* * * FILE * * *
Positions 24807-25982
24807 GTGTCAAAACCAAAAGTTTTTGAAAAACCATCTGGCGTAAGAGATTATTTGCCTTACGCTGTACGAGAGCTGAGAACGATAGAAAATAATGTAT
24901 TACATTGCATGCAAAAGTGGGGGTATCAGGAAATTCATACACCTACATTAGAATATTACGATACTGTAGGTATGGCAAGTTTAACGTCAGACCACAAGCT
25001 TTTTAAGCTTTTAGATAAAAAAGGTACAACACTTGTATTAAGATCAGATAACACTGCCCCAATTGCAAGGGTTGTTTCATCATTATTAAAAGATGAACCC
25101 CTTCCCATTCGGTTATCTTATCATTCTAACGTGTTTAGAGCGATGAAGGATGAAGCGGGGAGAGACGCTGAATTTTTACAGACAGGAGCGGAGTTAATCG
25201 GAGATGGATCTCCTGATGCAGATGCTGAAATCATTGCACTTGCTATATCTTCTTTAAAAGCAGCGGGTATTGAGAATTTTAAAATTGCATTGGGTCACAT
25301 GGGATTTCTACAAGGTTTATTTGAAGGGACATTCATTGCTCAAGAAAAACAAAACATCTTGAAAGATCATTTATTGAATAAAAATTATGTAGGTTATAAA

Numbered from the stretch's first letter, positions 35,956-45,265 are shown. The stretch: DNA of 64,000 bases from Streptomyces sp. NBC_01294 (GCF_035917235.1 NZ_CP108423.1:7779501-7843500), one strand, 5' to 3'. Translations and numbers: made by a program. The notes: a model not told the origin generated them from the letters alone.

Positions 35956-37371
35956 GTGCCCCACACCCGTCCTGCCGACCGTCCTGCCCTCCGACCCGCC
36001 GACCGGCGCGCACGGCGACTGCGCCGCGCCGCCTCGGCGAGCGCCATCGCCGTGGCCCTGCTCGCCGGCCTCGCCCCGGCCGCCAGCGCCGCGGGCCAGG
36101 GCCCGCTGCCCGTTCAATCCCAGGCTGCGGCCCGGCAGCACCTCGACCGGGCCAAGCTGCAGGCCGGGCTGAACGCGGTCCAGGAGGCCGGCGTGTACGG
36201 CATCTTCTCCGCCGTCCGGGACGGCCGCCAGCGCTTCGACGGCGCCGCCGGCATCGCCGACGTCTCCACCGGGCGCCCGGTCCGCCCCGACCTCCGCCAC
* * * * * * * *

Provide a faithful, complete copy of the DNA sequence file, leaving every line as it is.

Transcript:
Positions 24807-25982
24807 GTGTCAAAACCAAAAGTTTTTGAAAAACCATCTGGCGTAAGAGATTATTTGCCTTACGCTGTACGAGAGCTGAGAACGATAGAAAATAATGTAT
24901 TACATTGCATGCAAAAGTGGGGGTATCAGGAAATTCATACACCTACATTAGAATATTACGATACTGTAGGTATGGCAAGTTTAACGTCAGACCACAAGCT
25001 TTTTAAGCTTTTAGATAAAAAAGGTACAACACTTGTATTAAGATCAGATAACACTGCCCCAATTGCAAGGGTTGTTTCATCATTATTAAAAGATGAACCC
25101 CTTCCCATTCGGTTATCTTATCATTCTAACGTGTTTAGAGCGATGAAGGATGAAGCGGGGAGAGACGCTGAATTTTTACAGACAGGAGCGGAGTTAATCG
25201 GAGATGGATCTCCTGATGCAGATGCTGAAATCATTGCACTTGCTATATCTTCTTTAAAAGCAGCGGGTATTGAGAATTTTAAAATTGCATTGGGTCACAT
25301 GGGATTTCTACAAGGTTTATTTGAAGGGACATTCATTGCTCAAGAAAAACAAAACATCTTGAAAGATCATTTATTGAATAAAAATTATGTAGGTTATAAA

Numbered from the stretch's first letter, positions 35,956-45,265 are shown. The stretch: DNA of 64,000 bases from Streptomyces sp. NBC_01294 (GCF_035917235.1 NZ_CP108423.1:7779501-7843500), one strand, 5' to 3'. Translations and numbers: made by a program. The notes: a model not told the origin generated them from the letters alone.

Positions 35956-37371
35956 GTGCCCCACACCCGTCCTGCCGACCGTCCTGCCCTCCGACCCGCC
36001 GACCGGCGCGCACGGCGACTGCGCCGCGCCGCCTCGGCGAGCGCCATCGCCGTGGCCCTGCTCGCCGGCCTCGCCCCGGCCGCCAGCGCCGCGGGCCAGG
36101 GCCCGCTGCCCGTTCAATCCCAGGCTGCGGCCCGGCAGCACCTCGACCGGGCCAAGCTGCAGGCCGGGCTGAACGCGGTCCAGGAGGCCGGCGTGTACGG
36201 CATCTTCTCCGCCGTCCGGGACGGCCGCCAGCGCTTCGACGGCGCCGCCGGCATCGCCGACGTCTCCACCGGGCGCCCGGTCCGCCCCGACCTCCGCCAC